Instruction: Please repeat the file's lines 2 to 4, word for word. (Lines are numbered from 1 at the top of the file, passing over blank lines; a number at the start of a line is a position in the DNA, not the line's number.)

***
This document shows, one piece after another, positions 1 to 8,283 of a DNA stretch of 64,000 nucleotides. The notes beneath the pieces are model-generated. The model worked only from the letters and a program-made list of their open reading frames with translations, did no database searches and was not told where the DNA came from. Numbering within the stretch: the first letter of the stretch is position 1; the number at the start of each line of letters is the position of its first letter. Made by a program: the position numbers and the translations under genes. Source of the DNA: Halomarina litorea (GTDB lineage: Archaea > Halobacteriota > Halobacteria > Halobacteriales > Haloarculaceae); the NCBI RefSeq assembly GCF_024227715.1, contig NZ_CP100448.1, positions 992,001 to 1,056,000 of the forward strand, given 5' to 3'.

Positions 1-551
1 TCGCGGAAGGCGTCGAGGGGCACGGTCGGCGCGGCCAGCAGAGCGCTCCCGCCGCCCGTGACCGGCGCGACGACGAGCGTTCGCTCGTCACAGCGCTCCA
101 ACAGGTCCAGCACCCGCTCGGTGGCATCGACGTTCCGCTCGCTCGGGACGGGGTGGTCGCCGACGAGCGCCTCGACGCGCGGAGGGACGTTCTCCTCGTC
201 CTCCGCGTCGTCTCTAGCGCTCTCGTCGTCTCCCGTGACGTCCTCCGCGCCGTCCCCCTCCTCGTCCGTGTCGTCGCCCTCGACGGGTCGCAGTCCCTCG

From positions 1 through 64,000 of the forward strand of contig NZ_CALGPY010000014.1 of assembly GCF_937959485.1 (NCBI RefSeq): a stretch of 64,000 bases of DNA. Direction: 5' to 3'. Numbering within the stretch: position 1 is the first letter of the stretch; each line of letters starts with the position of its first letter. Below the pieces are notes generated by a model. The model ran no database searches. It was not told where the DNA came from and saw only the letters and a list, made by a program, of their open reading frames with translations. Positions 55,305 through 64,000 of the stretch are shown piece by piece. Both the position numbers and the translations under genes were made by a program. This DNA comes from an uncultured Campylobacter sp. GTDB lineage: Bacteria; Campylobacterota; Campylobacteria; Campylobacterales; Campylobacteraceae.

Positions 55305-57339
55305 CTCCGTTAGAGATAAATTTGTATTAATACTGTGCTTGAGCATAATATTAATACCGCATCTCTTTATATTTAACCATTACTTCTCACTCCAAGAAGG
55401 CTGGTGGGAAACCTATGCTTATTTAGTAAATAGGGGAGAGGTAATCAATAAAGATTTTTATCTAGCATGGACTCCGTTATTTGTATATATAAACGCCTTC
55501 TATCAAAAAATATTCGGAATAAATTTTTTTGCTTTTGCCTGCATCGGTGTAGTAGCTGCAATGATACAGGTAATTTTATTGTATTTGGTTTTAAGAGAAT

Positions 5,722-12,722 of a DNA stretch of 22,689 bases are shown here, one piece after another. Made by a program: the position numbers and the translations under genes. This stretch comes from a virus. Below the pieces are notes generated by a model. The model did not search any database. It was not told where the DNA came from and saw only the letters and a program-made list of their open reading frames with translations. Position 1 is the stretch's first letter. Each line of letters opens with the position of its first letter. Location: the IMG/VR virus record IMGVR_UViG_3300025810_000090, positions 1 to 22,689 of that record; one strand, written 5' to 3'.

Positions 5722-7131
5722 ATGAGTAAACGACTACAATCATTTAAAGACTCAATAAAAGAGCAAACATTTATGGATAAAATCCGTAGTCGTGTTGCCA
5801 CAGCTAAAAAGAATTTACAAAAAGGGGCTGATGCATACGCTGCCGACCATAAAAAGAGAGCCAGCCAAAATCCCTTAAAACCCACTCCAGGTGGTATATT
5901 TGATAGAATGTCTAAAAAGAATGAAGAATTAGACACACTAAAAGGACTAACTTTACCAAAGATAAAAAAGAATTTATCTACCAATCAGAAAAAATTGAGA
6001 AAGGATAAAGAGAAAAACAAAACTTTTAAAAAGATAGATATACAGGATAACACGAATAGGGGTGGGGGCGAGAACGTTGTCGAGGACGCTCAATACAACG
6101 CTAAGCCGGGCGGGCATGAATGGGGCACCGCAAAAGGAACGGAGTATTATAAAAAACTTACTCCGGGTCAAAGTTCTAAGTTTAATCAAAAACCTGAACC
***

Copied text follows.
Positions 1-551
1 TCGCGGAAGGCGTCGAGGGGCACGGTCGGCGCGGCCAGCAGAGCGCTCCCGCCGCCCGTGACCGGCGCGACGACGAGCGTTCGCTCGTCACAGCGCTCCA
101 ACAGGTCCAGCACCCGCTCGGTGGCATCGACGTTCCGCTCGCTCGGGACGGGGTGGTCGCCGACGAGCGCCTCGACGCGCGGAGGGACGTTCTCCTCGTC